It will be noted that in the above statement of the facts and doctrines which all hold, it is admitted that the Biblical writers were inspired but they decline to believe that they were kept by the Spirit free from error. They believe God was in Christ, but not by the Virgin Birth. Nor was Jesus Christ necessarily then truly God and Man with two distinct natures and one person. That Jesus did rise from the dead but they decline to hold that it must have been by the resurrection of the body with which he was buried. That He did many mighty works but they decline to hold that they must have been genuine miracles. That His death was vicarious and yet the Atonement was not necessarily of such nature. In other words, all these views in the Confession reasserted by the Assembly are but theories for explanation of the above facts. Other theories are possible according to the Affirmation. One who denies all the above theories as expressed in the Confession could hold other theories and still be in good and regular standing and worthy of all confidence and fellowship.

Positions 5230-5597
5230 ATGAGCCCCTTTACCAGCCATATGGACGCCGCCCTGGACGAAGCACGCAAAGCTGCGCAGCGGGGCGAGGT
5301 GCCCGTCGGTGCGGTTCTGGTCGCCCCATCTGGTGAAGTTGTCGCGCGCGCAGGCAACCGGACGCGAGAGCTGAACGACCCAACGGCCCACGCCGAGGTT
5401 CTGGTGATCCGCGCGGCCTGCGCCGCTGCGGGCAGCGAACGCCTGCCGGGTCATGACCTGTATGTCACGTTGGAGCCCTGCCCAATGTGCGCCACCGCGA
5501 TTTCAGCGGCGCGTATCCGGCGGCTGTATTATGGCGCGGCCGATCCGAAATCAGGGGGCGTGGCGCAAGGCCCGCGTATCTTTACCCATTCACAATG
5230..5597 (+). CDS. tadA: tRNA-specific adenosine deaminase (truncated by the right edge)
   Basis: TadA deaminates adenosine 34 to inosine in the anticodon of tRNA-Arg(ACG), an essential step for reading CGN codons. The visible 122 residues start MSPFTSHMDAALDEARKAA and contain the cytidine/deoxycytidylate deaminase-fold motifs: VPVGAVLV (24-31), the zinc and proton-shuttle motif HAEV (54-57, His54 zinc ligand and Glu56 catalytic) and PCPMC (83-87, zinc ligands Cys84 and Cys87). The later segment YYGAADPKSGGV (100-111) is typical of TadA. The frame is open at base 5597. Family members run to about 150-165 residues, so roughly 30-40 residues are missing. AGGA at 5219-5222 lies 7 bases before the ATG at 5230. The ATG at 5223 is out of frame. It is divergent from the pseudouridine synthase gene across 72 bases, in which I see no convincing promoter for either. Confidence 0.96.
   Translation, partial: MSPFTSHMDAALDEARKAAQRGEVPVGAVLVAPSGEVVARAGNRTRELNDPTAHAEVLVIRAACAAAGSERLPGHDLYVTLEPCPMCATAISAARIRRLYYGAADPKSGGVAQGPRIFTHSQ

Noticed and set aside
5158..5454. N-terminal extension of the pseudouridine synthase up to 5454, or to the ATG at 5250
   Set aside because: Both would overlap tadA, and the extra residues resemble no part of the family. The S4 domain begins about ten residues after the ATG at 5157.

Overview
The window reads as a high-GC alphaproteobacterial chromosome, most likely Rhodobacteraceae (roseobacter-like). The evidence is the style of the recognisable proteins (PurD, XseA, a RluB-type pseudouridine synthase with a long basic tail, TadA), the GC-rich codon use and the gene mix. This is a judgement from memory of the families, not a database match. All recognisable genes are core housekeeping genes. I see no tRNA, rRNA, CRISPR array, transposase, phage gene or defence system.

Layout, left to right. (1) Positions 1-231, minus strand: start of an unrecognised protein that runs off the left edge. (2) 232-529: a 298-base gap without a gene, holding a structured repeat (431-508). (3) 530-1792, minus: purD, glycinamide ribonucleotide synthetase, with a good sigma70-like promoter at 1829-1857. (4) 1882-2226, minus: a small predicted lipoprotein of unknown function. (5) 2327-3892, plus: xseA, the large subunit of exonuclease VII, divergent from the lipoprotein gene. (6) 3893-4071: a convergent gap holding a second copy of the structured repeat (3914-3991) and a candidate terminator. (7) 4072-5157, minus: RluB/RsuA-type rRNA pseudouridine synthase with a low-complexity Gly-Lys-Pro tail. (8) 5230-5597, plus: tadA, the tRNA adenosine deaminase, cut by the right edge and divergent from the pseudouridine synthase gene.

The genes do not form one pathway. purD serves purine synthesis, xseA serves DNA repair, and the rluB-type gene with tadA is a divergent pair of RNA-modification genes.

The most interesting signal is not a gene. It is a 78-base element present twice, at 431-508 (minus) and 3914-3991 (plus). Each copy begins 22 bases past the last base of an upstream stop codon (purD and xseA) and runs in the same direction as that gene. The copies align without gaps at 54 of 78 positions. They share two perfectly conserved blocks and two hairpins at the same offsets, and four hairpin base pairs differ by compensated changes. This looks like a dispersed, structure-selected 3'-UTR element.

How different might be the theologies preached in church in which all these theories might be believed by some and denied by others would be hard to say. Is it unfair to say that almost any doctrine short of denial of Jesus as Lord and Saviour could be preached? Almost any doctrine as to the reliability of Scripture, as to the person and nature of Christ,—as to the nature of His atonement,—as to His resurrection,—as to his life on earth as far as miracles are concerned. Could not ALL miracles be denied? Could it not be held that Jesus was but a man in whom God manifested Himself? Could not one hold other theories as to the appearance of Christ in the upper room than that He actually appeared in the Body? And so with other appearances? Of course he could,—if the statements of the Assembly which quotes the words of the Confession are but theories and other theories are possible.